Nature, History, and the Sacred in the Medieval Ruins of Delhi
Anand Vivek Taneja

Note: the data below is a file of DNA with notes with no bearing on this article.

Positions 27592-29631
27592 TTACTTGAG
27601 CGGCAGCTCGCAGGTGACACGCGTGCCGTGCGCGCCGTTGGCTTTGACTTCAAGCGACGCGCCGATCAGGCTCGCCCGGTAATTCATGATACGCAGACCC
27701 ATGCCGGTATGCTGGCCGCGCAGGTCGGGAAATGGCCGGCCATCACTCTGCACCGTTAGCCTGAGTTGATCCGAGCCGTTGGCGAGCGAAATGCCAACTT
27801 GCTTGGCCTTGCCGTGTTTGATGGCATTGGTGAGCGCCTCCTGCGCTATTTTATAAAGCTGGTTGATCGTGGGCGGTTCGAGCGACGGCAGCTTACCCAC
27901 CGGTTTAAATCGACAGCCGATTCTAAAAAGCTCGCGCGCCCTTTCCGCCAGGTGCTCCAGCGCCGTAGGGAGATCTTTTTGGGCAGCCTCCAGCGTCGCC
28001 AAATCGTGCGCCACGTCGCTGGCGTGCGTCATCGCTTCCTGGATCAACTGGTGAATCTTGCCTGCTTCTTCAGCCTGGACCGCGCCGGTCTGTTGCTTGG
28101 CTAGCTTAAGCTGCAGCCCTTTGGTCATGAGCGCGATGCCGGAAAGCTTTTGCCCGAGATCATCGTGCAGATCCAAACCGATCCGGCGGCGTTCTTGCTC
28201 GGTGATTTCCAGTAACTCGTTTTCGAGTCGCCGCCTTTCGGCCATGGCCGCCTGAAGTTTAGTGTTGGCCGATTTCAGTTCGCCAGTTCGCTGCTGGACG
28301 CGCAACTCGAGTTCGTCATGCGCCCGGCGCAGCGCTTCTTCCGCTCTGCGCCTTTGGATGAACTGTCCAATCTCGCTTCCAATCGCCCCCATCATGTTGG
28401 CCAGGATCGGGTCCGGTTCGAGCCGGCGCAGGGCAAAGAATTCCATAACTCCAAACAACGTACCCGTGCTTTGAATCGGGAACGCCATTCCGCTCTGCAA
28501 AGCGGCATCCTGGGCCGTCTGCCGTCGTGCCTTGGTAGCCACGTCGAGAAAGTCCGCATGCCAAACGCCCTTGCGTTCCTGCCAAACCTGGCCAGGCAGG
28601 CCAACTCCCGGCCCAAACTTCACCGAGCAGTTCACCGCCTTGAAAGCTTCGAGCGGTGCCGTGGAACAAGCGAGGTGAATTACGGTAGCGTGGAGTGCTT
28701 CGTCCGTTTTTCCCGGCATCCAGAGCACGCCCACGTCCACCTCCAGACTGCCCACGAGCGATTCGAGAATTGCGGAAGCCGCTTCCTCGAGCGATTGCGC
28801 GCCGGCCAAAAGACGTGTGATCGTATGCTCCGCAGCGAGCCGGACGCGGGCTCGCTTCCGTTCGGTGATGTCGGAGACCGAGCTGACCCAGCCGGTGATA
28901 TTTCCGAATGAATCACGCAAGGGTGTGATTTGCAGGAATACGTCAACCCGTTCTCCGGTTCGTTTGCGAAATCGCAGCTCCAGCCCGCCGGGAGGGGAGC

This dissertation focuses on the transformation of Islamic theology through the experience of everyday life and politics in contemporary Delhi, as well as the changing role of nature and ecology in the experience of the sacred, across religious communities, in the post-colonial city. In the ruins of a fourteenth century palace in the center of modern Delhi, Hindus and Muslims from various castes and communities come to deposit photocopies of letters petitioning saintly jinn (superhuman spirits) for fulfillment of their personal and spiritual needs, many of them forming relationships with each other that could not exist outside this space. Firoz Shah Kotla is just one of several sacralized medieval Muslim ruins in the contemporary city. Through ethnographic and archival fieldwork, this dissertation investigates the sacredness of these ruins and their relation to the history of the city and to contemporary urban life. In Delhi, ruins are the anarchic spaces within the modern city where the pre-modern past, unregulated leisure time, and the experience of nature come together. The ruins serve as the ritual and social centers for a broader idea of religion, shared across caste and religious communities, which encompasses ethical orientations towards the self and the world linked to pre-modern ideas of justice, the valuation of dreams and visions, and an idea of nature as being inherently moral and miraculous. For both Hindus and Muslims, this broader idea of religion is linked to Islam. The sacral popularity of particular ruins emerges in the aftermath of traumatic violence inflicted by the colonial and post-colonial states, making them sites of apotropaic magic against "the magic of the modern (state)."